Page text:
Abigail with attitude: UBS's Orcel escapes financial repression


Abigail Hofman
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Most of us carry scars from the excesses of the debt-fuelled casino days. The acceleration, crash and burn of the 2005-09 period led to lost jobs, dwindling pension pots and puny returns on cash savings. But for some the great financial recession has cast few shadows.

I thought about this in early March, when I read that Andrea Orcel, the head of UBS’s investment bank, had received a SFr25 million ($26.4 million) package when he joined the Swiss bank from Bank of America. The headline number has prompted a sharp intake of breath from many commentators, shareholders and employees.

This criticism is only partly justified. Orcel’s deal was a buyout of the package he would have received had he stayed with his former employer. It is broken down into SFr6.4 million of deferred cash and 1.76 million UBS shares (worth approximately SFr18.5 million at the date he joined). Orcel, as one of the best dealmakers in the market, is an excellent negotiator, whether for his clients or himself. Any bank that wanted to hire him would have had to pay this price. And I have heard whispers that other banks baulked at this.

For those who grumble, I would point out that since Orcel joined the firm, UBS’s shares are up some 35%, largely because of the drastic restructuring plan he devised with his former Merrill Lynch colleague and current UBS chief executive, Sergio Ermotti.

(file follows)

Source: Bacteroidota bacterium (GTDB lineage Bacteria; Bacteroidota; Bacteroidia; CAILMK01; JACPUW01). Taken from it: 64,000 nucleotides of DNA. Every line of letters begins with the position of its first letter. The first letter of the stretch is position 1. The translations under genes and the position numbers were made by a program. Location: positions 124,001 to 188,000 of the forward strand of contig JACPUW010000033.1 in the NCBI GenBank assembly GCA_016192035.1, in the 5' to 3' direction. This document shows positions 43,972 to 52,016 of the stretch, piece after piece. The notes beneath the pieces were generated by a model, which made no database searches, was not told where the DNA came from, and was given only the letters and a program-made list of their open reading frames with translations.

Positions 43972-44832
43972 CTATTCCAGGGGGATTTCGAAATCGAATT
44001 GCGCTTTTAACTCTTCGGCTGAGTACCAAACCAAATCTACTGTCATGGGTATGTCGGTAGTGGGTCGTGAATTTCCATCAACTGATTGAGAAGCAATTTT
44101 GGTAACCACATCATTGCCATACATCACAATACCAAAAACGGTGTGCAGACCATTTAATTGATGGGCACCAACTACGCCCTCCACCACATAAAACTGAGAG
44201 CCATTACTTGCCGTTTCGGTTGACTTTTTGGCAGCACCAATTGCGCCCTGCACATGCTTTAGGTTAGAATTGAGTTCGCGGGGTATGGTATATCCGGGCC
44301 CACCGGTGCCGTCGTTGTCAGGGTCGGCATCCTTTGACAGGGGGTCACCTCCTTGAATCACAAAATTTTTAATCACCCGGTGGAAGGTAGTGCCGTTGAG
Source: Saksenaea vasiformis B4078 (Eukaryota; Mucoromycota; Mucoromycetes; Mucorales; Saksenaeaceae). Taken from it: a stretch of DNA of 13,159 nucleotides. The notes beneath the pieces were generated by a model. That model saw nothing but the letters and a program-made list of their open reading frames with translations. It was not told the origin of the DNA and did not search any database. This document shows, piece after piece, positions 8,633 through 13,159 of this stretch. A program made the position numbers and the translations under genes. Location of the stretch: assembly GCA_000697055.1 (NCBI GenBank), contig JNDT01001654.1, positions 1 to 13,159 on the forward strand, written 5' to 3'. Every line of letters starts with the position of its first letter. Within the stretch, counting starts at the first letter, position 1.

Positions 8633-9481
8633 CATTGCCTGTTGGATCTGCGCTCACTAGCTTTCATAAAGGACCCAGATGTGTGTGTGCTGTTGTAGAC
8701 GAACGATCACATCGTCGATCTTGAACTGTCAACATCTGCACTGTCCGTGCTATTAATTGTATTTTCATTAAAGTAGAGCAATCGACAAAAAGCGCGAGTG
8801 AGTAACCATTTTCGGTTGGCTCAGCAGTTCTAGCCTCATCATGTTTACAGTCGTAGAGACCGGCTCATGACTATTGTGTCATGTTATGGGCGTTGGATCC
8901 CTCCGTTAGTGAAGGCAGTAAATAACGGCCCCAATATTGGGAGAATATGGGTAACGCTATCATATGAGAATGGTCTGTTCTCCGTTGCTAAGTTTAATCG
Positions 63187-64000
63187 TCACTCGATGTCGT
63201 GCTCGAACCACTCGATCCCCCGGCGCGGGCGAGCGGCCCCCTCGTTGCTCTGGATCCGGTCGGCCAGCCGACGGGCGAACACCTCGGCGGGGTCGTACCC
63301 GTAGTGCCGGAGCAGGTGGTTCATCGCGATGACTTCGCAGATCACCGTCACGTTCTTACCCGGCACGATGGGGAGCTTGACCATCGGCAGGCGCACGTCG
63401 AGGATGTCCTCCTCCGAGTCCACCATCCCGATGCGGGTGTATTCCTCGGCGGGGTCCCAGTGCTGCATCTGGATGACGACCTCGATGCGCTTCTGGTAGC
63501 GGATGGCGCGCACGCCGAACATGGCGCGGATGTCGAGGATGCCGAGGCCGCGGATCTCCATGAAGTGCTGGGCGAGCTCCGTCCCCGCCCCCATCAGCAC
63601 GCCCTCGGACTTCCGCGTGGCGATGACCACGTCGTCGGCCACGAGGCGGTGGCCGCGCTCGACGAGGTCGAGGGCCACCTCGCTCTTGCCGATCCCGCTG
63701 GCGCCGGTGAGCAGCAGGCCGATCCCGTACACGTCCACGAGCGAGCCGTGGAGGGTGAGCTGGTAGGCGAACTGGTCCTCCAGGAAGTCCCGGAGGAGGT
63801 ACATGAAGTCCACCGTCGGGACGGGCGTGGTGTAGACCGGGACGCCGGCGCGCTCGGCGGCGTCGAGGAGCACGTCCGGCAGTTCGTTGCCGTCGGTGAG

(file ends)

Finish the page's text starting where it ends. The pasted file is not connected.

Shareholders might do well to quell their cavilling. As a big shareholder Orcel has profited from the rising share price
So shareholders might do well to quell their cavilling. Indeed, Orcel as a big shareholder has profited from the rising share price. His net worth has risen by over SFr6 million as the shares that he was granted when he joined UBS have soared. But isn’t that what we all want: bank executives whose compensation is aligned with the interests of shareholders?

And don’t let us forget that Orcel’s compensation is puny in comparison with the controversial ‘golden goodbye’ of SFr72 million proffered to Daniel Vasella, the departing chairman of Novartis. Unfortunately for despondent Dan, miserly shareholders revolted and his munificent leaving gift shrivelled.

The arrival of Orcel might be excellent news for the Swiss bank: revenues might soar on improved corporate finance activity and trading blow-ups might dwindle as risk is curtailed. Ultimately, the success or otherwise of Orcel will reflect on the judgment of the man who hired him, Sergio Ermotti. Energetic Ermotti is coming to grips with UBS’s difficulties (see the excellent: ‘Reshaping UBS’ Euromoney February 2013). Nevertheless, some might quibble that Ermotti’s own pay package for 2012 was excessive at SFr8.9 million given that the bank cut staff, reduced compensation for most employees and made a SFr2.5 billion loss for the year after paying a SFr1.4 billion fine for manipulating Libor.

I will watch with interest UBS’s first-quarter results due in late April; it will be intriguing to see how events play out at the bank’s annual general meeting, in May, when shareholders will have a chance to put forward their point of view.